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Foregut fermentation in mammals
Foregut fermentation is best known from the ruminants, such as cattle, deer and giraffes, that regurgitate and rechew their food to aid microbial digestion. However, they are not the only mammals to have evolved this digestive strategy...
Gliding mammals rely primarily on extensive skin membranes or ‘patagia’ that stretch between fore- and hind-limbs, creating a wing-like structure.
In the reptiles, different forms of skin membrane (called ‘patagia’) and in some extinct species, primitive feathers, have evolved convergently as adaptations for gliding.
Mammal-like placentation in skinks (and fish)
“Only two types of vertebrates [have] evolved a reproductive pattern in which the chorioallantoic placenta provides the nutrients for fetal development. One is [...] the eutherian mammals […], and the other, a few lineages of the family Scincidae.” A.F. Flemming (2003) J Exp Zool 299A 33-47
Viviparity in sauropterygians
“The [fossilised] embryos are mostly in articulation and their distribution on each side indicates that female Keichousaurus hui had a pair of oviducts as in ichthyosaurs and many extant lizards.” Y. Cheng et al. (2003) Nature vol. 432, p.383
Viviparity in mosasaurs
An exceptionally preserved gravid female of the aigalosaur Carsosaurus contains at least at least four advanced embryos […] Their orientation suggests that they were born tail-first […] to reduce the possibility of drowning, an adaptation shared with other other highly aquatic amniotes” M.W. Caldwell & M.S.Y. Lee (2001) Proceedings of the Royal Society of London B, vol. 268, p.2397
Viviparity in ichthyosaurs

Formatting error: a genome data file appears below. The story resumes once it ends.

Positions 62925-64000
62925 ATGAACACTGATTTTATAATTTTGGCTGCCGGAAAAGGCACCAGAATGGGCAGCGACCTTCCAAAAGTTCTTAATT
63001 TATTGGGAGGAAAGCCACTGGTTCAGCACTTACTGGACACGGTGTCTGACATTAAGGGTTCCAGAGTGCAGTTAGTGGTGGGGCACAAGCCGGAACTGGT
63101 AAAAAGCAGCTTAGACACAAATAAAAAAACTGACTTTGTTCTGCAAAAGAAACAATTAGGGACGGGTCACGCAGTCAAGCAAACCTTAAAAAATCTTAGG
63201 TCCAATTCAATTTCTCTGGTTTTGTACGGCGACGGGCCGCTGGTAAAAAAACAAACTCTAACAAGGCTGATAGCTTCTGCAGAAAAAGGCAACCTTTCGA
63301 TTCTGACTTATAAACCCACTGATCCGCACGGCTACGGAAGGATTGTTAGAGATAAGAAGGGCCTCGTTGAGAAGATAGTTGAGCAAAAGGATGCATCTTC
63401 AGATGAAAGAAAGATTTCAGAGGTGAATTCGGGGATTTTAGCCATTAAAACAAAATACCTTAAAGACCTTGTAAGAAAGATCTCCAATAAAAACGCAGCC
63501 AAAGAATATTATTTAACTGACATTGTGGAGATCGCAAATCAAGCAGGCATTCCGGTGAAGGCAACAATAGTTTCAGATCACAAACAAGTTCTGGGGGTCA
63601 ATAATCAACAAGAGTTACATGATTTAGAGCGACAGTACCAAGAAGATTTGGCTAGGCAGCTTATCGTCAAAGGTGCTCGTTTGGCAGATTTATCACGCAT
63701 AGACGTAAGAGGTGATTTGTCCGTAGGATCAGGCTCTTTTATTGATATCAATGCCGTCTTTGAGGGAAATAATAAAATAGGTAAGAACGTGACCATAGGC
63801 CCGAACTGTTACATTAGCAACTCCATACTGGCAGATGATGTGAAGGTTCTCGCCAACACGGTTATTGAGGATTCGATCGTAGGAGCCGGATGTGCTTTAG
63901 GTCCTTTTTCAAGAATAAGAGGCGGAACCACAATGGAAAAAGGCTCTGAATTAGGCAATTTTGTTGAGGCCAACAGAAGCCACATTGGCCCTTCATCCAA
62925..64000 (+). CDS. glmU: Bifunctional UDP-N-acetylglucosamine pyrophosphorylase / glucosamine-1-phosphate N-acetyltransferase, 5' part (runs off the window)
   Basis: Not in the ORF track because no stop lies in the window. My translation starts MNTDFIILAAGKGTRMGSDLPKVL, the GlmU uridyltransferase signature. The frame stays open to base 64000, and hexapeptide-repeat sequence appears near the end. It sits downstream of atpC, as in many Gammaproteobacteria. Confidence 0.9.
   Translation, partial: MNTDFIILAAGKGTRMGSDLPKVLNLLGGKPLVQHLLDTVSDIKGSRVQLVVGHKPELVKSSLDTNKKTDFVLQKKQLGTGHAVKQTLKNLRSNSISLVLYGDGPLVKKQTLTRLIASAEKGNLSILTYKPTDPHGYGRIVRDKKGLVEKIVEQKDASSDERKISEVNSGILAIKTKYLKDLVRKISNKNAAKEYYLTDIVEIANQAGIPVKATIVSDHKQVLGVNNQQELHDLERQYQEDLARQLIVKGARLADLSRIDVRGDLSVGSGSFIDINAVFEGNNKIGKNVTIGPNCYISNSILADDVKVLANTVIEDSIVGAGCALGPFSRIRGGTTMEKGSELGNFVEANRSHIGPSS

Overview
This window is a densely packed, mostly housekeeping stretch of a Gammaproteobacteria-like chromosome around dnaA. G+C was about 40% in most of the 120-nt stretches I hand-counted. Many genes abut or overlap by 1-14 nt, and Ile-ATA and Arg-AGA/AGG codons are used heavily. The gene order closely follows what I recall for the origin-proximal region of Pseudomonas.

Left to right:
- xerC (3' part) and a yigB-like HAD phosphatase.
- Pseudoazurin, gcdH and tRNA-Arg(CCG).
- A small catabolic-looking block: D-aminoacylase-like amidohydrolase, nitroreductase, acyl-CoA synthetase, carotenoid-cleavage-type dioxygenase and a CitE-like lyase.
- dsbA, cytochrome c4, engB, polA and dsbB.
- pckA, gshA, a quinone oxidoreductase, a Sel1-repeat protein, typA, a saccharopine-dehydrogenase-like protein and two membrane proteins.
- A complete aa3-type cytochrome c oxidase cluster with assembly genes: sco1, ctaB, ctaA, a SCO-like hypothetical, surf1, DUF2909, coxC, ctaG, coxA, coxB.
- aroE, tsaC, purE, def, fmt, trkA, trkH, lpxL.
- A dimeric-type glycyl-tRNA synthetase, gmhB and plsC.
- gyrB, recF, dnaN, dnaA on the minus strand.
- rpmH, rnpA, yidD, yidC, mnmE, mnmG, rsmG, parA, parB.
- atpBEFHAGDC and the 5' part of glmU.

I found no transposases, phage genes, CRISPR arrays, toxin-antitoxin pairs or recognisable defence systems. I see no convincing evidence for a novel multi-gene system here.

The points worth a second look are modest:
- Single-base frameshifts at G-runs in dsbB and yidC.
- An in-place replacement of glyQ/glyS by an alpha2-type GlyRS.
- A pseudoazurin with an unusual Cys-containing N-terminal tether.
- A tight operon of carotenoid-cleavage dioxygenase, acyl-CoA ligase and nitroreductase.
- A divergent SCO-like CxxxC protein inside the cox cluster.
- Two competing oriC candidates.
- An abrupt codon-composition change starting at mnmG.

“For me, the fossil is a transporting piece of evidence. It shows a female ichthyosaur that died late in pregnancy or perhaps while giving birth; the baby was entombed with its mother in the mud.” J. Rennie (2000) Scientific American, vol. 283(6), p.8
Viviparity in lizards, snakes and mammals
“In over 100 lineages of […] squamates, the oviduct has been recruited for viviparous gestation of the embryos, representing a degree of evolutionary convergence that is unparalleled in vertebrate history.” D. G. Blackburn (1998) Journal of Experimental Zoology, vol.282, p.560
Trichromatic vision in mammals
Who has not enjoyed the splash of colour in a market: gorgeous red peppers, the green of basil and what on earth are these purple vegetables over there? All thanks to trichromatic vision, another story of convergence.
Lipocalins for milk and pheromone transport
Lipocalins are proteins that bind to and transport small hydrophobic molecules such as lipids and steroids, and have been associated with biological processes such as milk production, pheromone transport and immune responses.
Birds: insights into convergence
Intriguing ecological and morphological parallels can be found among the Neoaves. Many of these forms were initially believed to be each other's closest relatives, but are now widely recognised as classic examples of convergence. Think how similar swifts and swallows are, but they are only distantly related.
Sabre-toothed cats and marsupials
Marsupials with giant fangs? Yes, not all of the extinct sabre-toothed cats were actually cats…
Woodpeckers and woodpecker-like birds and mammals
You think woodpeckers are unique? Consider the ovenbirds. Or even the curious aye-aye.
Ants: insights into convergence
Trap-jaws, silk and agriculture – just a few examples of convergence in the arguably most successful group of insects, the ants…